Through all of those tough legal battles, Tominaga is credited with keeping a cool head and helping ground water users work through the cutbacks in the settlement agreement. He worked with the Bureau of Reclamation to provide $3.5 million in water-conservation grants, grant money for water-measurement devices, and more than $35 million for a farmer-compensation program the called the Conservation Reserve Enhancement Program or CREP. The overall goal of the Idaho CREP program is to retire up to 100,000 acres of marginal groundwater irrigated land, while providing payments to farmers for retiring acres.
Deeg was the group’s lead negotiator in the settlement talks with Bedke. “Tim is a very sharp negotiator,” Stevenson says. “He knows when to hold ‘em and fold ‘em.”
Tominaga’s leadership on water started when he served in the Idaho Legislature for 4 terms, while running a family farm in Rupert. And then he served for almost 10 years with the Idaho Water Users Association as a policy analyst before he joined IGWA.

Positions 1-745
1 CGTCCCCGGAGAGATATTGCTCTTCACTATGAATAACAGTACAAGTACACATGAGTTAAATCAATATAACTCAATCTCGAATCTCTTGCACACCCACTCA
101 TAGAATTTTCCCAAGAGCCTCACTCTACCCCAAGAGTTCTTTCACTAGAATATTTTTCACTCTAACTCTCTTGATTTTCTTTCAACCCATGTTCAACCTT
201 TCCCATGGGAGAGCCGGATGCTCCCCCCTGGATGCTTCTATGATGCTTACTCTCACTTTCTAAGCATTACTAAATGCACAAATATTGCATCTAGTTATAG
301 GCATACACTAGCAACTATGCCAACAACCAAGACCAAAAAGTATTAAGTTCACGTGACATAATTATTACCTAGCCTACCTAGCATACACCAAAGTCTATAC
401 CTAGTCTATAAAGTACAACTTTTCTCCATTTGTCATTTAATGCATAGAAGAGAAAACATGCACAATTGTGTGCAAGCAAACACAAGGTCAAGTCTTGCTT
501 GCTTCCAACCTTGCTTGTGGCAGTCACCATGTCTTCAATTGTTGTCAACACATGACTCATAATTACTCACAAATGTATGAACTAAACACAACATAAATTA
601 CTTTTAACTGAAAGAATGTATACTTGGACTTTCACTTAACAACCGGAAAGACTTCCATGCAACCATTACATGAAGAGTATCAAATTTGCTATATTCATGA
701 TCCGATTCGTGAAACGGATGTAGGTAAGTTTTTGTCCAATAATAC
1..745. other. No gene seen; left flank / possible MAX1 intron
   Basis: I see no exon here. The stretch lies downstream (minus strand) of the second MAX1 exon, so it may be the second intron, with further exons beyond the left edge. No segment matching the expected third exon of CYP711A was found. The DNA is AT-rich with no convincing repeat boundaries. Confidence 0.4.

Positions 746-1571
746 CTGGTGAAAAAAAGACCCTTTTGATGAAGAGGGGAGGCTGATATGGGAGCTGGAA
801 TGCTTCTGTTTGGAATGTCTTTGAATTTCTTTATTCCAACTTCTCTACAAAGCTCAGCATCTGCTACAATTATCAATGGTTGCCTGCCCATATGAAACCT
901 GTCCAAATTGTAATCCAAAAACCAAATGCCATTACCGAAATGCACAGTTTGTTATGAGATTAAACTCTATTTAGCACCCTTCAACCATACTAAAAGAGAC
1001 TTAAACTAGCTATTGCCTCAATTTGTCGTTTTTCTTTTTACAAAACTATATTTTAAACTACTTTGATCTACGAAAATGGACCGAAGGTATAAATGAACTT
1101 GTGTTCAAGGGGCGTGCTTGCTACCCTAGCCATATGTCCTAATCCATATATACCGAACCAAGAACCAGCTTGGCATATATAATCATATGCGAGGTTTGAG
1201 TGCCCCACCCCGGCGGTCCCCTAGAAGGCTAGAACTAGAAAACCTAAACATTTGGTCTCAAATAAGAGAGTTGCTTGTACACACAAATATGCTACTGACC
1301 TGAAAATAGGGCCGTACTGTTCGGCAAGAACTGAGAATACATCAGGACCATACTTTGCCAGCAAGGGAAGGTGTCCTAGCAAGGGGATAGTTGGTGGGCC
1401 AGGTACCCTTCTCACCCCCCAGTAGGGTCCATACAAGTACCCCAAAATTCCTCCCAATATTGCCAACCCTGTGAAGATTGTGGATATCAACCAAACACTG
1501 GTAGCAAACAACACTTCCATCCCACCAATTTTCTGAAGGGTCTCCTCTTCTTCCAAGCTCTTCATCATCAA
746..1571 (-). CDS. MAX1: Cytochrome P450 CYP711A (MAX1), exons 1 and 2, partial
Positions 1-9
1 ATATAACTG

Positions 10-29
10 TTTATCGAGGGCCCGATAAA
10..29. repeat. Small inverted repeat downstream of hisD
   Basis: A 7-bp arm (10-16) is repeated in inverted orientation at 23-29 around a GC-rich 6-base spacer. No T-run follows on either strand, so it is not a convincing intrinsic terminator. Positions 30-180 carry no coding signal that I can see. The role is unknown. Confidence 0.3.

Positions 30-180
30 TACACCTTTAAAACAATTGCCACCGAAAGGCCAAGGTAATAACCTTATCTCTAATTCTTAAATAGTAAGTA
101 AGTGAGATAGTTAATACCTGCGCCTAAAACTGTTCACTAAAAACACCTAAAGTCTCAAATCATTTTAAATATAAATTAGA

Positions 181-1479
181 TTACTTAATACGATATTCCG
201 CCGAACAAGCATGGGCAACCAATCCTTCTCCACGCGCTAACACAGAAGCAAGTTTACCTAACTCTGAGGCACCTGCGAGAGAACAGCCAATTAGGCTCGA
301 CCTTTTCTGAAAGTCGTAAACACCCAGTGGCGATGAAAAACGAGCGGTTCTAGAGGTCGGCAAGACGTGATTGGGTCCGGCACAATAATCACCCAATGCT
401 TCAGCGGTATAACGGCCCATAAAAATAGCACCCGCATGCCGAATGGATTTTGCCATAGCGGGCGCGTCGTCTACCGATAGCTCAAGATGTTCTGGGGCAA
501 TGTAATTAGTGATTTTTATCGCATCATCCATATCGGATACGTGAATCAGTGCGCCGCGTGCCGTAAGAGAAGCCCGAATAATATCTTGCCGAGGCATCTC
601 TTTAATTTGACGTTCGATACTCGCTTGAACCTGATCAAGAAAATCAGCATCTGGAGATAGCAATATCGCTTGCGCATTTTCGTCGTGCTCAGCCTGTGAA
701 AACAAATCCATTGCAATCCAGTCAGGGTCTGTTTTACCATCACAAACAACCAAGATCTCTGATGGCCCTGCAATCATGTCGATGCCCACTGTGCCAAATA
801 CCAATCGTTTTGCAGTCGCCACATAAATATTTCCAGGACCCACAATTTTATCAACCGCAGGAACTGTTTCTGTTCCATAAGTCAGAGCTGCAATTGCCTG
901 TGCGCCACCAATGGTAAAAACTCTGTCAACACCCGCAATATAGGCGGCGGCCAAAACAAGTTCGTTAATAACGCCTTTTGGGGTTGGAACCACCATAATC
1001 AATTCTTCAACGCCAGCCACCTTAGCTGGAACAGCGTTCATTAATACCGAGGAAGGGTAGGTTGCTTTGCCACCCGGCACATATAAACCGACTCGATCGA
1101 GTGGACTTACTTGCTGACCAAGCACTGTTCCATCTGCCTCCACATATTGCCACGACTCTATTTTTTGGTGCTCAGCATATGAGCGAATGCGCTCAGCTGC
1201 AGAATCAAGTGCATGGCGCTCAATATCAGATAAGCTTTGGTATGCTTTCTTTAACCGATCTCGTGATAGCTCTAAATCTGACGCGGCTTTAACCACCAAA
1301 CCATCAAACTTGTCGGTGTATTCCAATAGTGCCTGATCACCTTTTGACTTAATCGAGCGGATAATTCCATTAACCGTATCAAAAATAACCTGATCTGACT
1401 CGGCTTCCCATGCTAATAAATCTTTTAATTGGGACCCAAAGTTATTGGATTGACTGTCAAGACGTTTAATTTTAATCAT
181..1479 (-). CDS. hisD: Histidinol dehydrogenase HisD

“Lynn has done more for water in this state than just about anyone I can think of,” says former Water Board Chairman Roger Chase. “We will miss him so much. Big shoes to fill.”
“Lynn and I go back clear to the 1980s on water policy and water law,” adds Clive Strong, retired natural resources attorney for the Idaho Attorney General’s office. “He has been a center of many of the most controversial water disputes over the last 30-plus years. He’s always shown a commitment to finding solutions to these complex situations and issues.
“And he’s always been calm and reflective in the face of adversity and kept the best of interests of his clients to heart. I will miss him.”
Steve Stuebner is a professional writer who has covered natural resource issues in Idaho for 35 years.